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Homeracing

BC Internationals: Turf contender Ulysses

Profile Picture: Kellie Reilly

October 28th, 2017

“My suspicion is that this is coming a year too soon for him, but I wouldn't be shocked if he crashes the party.”

That was the concluding line of my international profile of Ulysses for the 2016 Breeders’ Cup Turf (G1), which did indeed come a year too soon. Now 12 months on, the Niarchos Family homebred has fulfilled his early promise and can conclude his career on a high note. As if his enhanced resume weren’t enough, he also brandishes the key Turf stat: coming off a commendable loss in the Prix de l’Arc de Triomphe (G1).

Ulysses boasts one of the best pedigrees you can possibly have, being by a Derby (G1) hero – world colossus Galileo – and out of an Oaks (G1) winner in Light Shift. He’s got the reputation to go along with it. Indeed, his typically methodical trainer, Sir Michael Stoute, threw him straight into last year’s Derby off a maiden win. Inexperience, combined with bad racing luck, contributed to his 12th-place finish.

There was a similar sense that Ulysses just wasn’t the finished article yet in his three ensuing outings last season, culminating in a respectable fourth in the Turf. The chestnut traveled well while held up off Highland Reel’s pace, advanced into the stretch, then couldn’t lift any more. Watch how third-placer Found zooms by as though Ulysses is tied to the eighth-pole. He boxed on without ever looking dangerous:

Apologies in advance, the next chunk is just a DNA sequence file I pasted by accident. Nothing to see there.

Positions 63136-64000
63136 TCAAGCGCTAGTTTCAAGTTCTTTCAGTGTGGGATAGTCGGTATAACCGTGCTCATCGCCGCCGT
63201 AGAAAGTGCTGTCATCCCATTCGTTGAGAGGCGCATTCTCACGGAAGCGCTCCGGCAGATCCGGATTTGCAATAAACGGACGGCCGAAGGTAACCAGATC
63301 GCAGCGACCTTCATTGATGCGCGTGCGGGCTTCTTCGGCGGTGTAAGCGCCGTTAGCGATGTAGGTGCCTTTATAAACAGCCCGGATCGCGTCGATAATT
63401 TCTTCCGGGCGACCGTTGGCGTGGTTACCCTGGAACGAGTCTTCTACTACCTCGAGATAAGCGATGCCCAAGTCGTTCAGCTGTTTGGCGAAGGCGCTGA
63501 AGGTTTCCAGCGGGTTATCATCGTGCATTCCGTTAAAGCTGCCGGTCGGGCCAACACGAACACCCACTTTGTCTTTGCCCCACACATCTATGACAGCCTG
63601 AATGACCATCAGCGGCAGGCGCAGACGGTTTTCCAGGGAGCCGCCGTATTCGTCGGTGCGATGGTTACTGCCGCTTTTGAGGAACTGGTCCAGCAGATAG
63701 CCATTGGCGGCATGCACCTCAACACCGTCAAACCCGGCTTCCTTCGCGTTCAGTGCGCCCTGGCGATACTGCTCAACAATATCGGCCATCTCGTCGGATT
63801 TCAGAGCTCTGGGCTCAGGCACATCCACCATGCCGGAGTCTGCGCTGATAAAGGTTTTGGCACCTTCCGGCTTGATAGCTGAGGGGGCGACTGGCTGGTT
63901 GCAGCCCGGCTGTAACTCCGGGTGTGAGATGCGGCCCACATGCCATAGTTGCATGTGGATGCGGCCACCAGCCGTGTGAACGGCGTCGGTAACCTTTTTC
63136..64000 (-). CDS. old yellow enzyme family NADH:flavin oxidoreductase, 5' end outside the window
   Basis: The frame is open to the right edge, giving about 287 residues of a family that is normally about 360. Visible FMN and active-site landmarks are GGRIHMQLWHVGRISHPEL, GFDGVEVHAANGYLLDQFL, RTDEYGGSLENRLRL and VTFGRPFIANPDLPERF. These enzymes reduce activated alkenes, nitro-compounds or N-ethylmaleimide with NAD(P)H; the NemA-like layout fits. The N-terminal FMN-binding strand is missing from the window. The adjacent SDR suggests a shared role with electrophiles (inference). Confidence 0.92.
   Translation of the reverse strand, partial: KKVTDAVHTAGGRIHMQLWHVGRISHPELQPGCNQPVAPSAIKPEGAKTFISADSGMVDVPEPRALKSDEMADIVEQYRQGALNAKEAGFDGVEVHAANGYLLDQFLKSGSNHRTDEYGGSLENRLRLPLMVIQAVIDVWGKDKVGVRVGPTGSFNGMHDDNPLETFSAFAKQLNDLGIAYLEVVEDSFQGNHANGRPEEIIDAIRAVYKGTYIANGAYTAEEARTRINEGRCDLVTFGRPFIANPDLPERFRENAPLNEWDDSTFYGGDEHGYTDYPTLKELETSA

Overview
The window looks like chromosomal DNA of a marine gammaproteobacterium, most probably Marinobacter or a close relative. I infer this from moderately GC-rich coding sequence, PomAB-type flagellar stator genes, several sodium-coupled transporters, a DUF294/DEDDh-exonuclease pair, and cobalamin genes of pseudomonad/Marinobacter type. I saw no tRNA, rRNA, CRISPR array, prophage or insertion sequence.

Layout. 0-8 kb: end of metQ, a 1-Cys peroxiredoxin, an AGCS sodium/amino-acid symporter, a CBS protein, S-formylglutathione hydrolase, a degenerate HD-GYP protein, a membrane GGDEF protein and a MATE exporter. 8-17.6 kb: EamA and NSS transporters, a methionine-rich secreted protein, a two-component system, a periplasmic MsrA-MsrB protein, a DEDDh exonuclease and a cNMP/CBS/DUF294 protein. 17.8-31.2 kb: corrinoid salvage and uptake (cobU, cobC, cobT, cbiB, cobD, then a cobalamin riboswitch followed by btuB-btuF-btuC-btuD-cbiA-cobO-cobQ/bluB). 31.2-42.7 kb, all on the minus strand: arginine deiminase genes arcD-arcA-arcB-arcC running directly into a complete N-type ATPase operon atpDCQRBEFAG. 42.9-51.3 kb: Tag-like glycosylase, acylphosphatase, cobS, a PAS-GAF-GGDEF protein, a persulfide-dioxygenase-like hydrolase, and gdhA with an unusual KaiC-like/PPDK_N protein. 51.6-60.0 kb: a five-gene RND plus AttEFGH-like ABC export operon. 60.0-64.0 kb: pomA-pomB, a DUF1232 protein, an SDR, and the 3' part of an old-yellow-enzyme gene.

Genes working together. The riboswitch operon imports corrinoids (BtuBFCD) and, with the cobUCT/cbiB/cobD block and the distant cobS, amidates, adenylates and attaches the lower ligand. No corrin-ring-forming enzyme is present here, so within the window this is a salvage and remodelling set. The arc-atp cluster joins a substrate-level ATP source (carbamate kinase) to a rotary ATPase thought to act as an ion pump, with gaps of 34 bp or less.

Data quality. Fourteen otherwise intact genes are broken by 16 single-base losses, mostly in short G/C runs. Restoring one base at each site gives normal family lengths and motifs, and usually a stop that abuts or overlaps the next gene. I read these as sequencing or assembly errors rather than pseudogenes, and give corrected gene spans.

Given his raw profile last November, it’s tempting to see his first Turf experience as something of a reconnaissance mission. Connections have freely revealed that the 2017 Turf at Del Mar has been the plan ever since, and Stoute is lethal when he lays out a program for a progressive older horse.

Ulysses already looked like a different animal in his four-year-old premiere in the April 28 Gordon Richards (G3) at Sandown. Improving his position in the stretch while still on the bridle, he lengthened well to overhaul pace controller Deauville. If Deauville isn’t Highland Reel, he was a race-fit customer who can be dangerous on the front end, and Ulysses had no problem tackling him off the layoff.

Ulysses picked up a new rider in Jim Crowley for the Prince of Wales’s (G1) at Royal Ascot, and in midstretch, he appeared to be sitting with a handful of horse cruising up to Highland Reel and Decorated Knight. But then just as suddenly his move proved short-lived. Ulysses, who looked ready to forge clear, stalled and allowed Highland Reel’s superior stamina to prevail. He even lost the tight finish for second to Decorated Knight.

Crowley said that he learned a valuable piece of intelligence about Ulysses. Putting his knowledge to work in the Eclipse (G1) back at Sandown, he waited longer to produce his mount. Ulysses, breezing most of the way, quickened in a few strides to head Barney Roy. The sophomore regrouped and lunged again, but Ulysses held on, despite spotting his younger foe 10 pounds. Even so, he almost got there too soon. Ulysses also turned the tables on Decorated Knight, leaving him astern in a troubled sixth.